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Whole Foods ‘bad partner’ after closing

Days after Whole Foods closed its once-vaunted Englewood store, Chicago Mayor Laurie Lightfoot called the grocer “a bad partner, period.”

“They did not cooperate. They did not come to the table. We know who they are,” Lightfoot said Wednesday.

The mayor made the comments ahead of the City Council’s unanimous vote to allocate $13.5 million in additional taxes to private developers to reopen the Save-A-Lot in Auburn Gresham and rehabilitate five other Save-A-Lots on the south and southwest sides. .

Lightfoot called the lack of grocery stores on the south and west sides a “historic mistake.”

“The problem of food deserts in our city is real, and unfortunately it has been going on for far too long,” she said.

She then praised the variety of grocers already operating in Chicago’s disinvested neighborhoods before addressing Whole Foods, which closed its store at 63rd and Halsted streets last weekend after opening with much fanfare under the previous mayor. Rama Emanuel. .

This summer, the city announced a $13.5 million Yellow Banana grant. The company, owned by Cleveland-based investment firm 127 Wall Holdings LLC, said it plans to use the funds to reopen the Auburn-Gresham location, which has been closed since 2020. It also plans to acquire and upgrade five other stores that Yellow Banana will operate from 2021, but not own.

Grocers have faced fierce criticism from residents and local elected officials for closing supermarkets on the South and West Sides.

The funding from the city of Yellow Banana comes after a series of grocery store closings across the South and West that have frustrated residents and local elected officials who say grocery companies are leaving residents without adequate access to healthy, affordable food.

A closed Save-A-Lot grocery store in Auburn-Gresham in 2020.

“We want to be the grocer of choice for communities and cities struggling with food insecurity,” Yellow Banana co-founder Michael Nance previously told the Tribune. The company operates nearly 40 stores under the Save-A-Lot banner in several cities, including Milwaukee and Cleveland. Save-A-Lot announced plans to sell off its corporate retail stores in 2020.

Chicago’s Yellow Banana projects were valued at $26 million; the company planned to close the gap with private funds. The city’s contribution will come from tax increment financing, or TIF funds, which funnel property taxes back into redevelopment to help revitalize blighted properties.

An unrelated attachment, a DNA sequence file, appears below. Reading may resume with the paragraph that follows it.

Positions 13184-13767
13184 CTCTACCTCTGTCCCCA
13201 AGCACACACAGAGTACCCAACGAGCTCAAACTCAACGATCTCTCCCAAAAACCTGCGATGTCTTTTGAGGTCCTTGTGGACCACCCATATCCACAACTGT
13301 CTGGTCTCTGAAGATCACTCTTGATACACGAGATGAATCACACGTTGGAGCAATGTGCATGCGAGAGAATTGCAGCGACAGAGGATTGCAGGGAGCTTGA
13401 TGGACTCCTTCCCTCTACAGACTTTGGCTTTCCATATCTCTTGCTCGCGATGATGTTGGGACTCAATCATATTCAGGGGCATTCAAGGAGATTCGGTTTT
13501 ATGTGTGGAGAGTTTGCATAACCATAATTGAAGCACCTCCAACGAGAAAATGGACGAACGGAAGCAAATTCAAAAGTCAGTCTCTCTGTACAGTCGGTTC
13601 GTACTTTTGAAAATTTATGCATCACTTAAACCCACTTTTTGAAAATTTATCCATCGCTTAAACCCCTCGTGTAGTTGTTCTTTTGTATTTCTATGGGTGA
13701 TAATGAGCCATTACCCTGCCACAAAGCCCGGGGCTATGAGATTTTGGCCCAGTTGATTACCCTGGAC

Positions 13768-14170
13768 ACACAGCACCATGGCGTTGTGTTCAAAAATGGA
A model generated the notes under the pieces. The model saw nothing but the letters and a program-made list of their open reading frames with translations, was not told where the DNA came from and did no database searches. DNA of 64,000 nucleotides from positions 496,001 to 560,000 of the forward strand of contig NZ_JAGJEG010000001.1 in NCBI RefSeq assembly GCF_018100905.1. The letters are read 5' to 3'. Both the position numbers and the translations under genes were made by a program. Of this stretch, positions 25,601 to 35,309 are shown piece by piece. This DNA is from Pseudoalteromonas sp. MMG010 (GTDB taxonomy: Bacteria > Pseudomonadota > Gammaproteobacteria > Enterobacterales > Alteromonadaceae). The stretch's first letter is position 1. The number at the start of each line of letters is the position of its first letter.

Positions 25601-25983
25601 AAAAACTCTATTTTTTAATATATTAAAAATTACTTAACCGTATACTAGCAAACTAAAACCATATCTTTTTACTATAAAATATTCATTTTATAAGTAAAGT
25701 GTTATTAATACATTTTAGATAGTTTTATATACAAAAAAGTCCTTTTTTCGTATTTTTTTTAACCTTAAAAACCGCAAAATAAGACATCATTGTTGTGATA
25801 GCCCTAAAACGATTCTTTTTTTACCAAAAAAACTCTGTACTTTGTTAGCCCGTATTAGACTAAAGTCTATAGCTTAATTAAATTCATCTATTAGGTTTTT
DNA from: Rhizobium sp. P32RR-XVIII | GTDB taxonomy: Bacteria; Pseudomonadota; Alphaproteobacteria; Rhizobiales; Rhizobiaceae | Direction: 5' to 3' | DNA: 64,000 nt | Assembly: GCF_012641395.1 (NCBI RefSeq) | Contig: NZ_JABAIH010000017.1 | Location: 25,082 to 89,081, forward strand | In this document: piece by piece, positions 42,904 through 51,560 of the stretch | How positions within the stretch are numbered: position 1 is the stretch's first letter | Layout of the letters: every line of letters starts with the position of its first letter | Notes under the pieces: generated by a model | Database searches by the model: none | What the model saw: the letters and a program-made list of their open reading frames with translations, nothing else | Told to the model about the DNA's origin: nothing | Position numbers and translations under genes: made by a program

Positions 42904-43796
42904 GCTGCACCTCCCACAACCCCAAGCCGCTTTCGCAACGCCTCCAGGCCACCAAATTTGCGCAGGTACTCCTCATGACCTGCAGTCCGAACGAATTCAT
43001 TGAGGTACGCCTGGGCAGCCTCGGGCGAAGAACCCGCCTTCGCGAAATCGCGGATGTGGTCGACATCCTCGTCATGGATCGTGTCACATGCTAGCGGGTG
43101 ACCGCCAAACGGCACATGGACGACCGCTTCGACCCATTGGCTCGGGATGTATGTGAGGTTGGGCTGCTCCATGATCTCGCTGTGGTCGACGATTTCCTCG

At a community meeting this summer, before the city’s grant was announced, Nance said Save-A-Lot had “tarnished” its reputation in Chicago, pointing out that the stores’ physical conditions and product offerings were not up to par.

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At a press conference Wednesday, Lightfoot was asked about talks about rebranding the stores, saying, “I’m aware of those proposals for a different name, and I think they’re being actively considered.”

Nance and Yellow Banana co-founder Ademola Adewale-Sadik previously told the Tribune that the company would invest in the stores by installing new LED lighting, heating, air conditioning and cooling systems and experimenting with new products. Sixty percent of Yellow Banana-owned stores’ produce will come from Save-A-Lot, but Nance said the company has changed its produce supplier to carry fresher fruits and vegetables and is open to organic or local produce. .

This summer, Nance said Yellow Banana hopes to reopen the Auburn Gresham store by the end of the year.

Whole foods Englewood Store It opened six years ago with $10.7 million in city funding. An announcement about the store’s replacement is still pending, although the sales agreement with the site’s developer calls for the new grocery store to open within 18 months of Whole Foods’ departure.

Aldi closed a store in Auburn-Gresham in June, prompting a South Side mayor to criticize the company and call for city hearings on food access and grocery store closures. Lightfoot criticized the company this summer, saying Aldi should be “ashamed”.

“Aldi, hear me loud and clear,” Lightfoot said. “Sit at the table, talk and work with us, or Chicago is going to be in serious trouble.”


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